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Donald Trump suggests he won't sign 'wasteful' coronavirus relief package
23 December 2020, 06:21 | Updated: 31 December 2020, 10:14
US President Donald Trump has suggested he may not sign the bipartisan 900 billion dollar pandemic relief package that was passed by Congress unless more money is delivered to Americans.
Mr Trump complained in a video on Twitter that the bill delivered too much money to foreign countries, but not enough to American citizens.
The bill provides for a 600 dollar (£450) payment to most Americans, but the president said he is asking Congress to amend the bill and "increase the ridiculously low 600 dollars to 2,000 dollars (£1,500), or 4,000 dollars (£3,000) for a couple.
"I am also asking Congress to get rid of the wasteful and unnecessary items from this legislation and to send me a suitable bill."
The relief package was part of a hard-fought compromise bill that includes 1.4 trillion dollars (£1.05 trillion) to fund government agencies until September and contains other end-of-session priorities such as money for cash-starved transit systems, an increase in food stamp benefits and about 4 billion dollars (£3 billion) to help other nations provide a Covid-19 vaccine for their people.
It sped through the House and Senate in a matter of hours on Monday as politicians worked to close the books on the year.
While many complained about being given so little time to read the bill, they overwhelmingly voted for it as local businesses and constituents seek economic relief from the pandemic
The Senate cleared the package by a 92-6 vote after the House approved it by another lopsided vote, 359-53. Those votes totals would be enough to override a veto should Mr Trump decide to take that step.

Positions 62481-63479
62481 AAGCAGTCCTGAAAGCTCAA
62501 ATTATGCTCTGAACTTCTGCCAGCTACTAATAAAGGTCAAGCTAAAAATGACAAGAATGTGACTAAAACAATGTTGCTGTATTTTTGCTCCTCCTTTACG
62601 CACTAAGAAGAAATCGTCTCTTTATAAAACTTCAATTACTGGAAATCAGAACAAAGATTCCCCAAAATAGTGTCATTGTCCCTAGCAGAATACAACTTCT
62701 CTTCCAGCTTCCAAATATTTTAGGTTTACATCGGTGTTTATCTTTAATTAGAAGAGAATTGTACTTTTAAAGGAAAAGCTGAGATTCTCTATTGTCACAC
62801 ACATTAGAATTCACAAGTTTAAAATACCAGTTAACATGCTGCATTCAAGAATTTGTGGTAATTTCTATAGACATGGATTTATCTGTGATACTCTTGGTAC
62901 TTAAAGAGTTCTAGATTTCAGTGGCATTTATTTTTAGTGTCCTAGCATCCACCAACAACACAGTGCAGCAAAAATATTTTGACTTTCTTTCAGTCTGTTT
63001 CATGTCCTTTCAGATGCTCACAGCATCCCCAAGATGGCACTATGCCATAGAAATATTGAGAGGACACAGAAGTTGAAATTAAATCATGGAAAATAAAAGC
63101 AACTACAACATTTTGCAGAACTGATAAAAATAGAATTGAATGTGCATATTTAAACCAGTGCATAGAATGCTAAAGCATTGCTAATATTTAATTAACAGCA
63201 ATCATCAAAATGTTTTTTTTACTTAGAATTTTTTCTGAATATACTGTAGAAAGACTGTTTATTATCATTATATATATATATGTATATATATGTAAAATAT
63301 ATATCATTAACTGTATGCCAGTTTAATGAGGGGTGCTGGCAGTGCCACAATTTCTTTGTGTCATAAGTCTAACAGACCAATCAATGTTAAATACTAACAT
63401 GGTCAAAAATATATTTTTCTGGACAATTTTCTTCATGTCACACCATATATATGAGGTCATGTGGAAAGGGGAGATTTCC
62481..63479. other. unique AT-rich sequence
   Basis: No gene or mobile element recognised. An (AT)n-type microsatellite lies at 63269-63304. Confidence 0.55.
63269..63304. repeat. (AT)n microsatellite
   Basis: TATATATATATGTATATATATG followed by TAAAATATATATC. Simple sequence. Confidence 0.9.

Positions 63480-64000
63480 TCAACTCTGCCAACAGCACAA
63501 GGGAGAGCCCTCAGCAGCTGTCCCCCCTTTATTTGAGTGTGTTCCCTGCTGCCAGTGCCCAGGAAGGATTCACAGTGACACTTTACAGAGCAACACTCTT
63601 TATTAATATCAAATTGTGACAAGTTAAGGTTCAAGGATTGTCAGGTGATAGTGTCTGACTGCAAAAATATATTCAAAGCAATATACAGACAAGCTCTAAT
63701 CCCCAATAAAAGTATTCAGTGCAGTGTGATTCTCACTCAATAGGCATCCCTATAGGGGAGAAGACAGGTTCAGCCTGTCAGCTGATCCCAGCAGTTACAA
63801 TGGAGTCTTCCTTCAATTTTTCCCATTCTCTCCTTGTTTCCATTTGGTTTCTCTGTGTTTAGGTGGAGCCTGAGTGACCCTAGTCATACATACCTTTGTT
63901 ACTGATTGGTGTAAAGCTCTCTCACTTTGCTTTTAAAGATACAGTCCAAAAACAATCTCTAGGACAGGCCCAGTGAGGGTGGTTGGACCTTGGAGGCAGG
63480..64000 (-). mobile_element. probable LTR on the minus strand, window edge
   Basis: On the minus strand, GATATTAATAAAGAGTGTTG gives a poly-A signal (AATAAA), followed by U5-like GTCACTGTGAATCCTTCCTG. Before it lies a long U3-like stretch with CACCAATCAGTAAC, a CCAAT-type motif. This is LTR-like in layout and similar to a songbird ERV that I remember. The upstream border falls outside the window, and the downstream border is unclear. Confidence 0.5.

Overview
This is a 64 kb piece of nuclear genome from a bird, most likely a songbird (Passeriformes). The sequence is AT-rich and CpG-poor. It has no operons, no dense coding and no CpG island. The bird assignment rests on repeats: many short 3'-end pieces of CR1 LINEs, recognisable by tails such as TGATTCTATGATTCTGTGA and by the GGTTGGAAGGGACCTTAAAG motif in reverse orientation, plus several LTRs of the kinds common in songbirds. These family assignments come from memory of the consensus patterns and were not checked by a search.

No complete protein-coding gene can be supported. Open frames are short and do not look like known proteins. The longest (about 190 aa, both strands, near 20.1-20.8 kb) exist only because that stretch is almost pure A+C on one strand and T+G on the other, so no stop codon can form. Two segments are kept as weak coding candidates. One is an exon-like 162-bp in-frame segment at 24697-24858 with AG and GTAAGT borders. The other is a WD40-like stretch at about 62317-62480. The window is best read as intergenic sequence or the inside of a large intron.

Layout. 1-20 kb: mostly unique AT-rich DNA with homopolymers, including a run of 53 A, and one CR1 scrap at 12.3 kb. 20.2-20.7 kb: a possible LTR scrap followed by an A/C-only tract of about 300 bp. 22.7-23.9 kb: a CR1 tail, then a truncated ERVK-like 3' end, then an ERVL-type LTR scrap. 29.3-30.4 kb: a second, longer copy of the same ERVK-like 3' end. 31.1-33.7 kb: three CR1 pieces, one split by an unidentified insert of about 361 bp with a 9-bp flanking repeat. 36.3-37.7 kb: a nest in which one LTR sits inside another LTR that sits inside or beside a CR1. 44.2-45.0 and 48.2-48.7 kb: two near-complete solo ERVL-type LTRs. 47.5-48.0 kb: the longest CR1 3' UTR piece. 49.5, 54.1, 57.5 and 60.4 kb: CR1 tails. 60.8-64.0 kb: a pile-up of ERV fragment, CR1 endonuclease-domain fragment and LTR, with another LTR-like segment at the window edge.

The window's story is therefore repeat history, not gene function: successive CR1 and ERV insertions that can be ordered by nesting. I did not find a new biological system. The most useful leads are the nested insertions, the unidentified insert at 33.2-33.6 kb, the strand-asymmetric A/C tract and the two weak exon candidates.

Also on Wednesday, Mr Trump pardoned 15 people including two men convicted of lying to investigators in a probe into the president's election campaign.
George Papadopoulos, Mr Trump's 2016 campaign adviser whose conversation unwittingly helped trigger the Russia investigation that shadowed Mr Trump's presidency for nearly two years, was among those pardoned.
He also pardoned Alex van der Zwaan, a Dutch lawyer who was sentenced to 30 days in prison for lying to investigators during special counsel Robert Mueller's investigation.
He issued the pardons - not an unusual act for an outgoing president - even as he refused to publicly acknowledge his election loss to Democrat Joe Biden, who will be sworn in on January 20.
Also in the group announced on Tuesday night were four former government contractors convicted in a 2007 massacre in Baghdad that left more than a dozen Iraqi civilians dead and caused an international uproar over the use of private security guards in a war zone.
Supporters of Nicholas Slatten, Paul Slough, Evan Liberty and Dustin Heard, the former contractors at Blackwater Worldwide, had lobbied for pardons, arguing that the men had been excessively punished in an investigation and prosecution they said was tainted by problems and withheld exculpatory evidence.
All four were serving lengthy prison sentences.
Last month, Mr Trump pardoned former national security adviser Michael Flynn, who had twice pleaded guilty to lying to the FBI, and months earlier commuted the sentence of another associate, Roger Stone, days before he was to report to prison.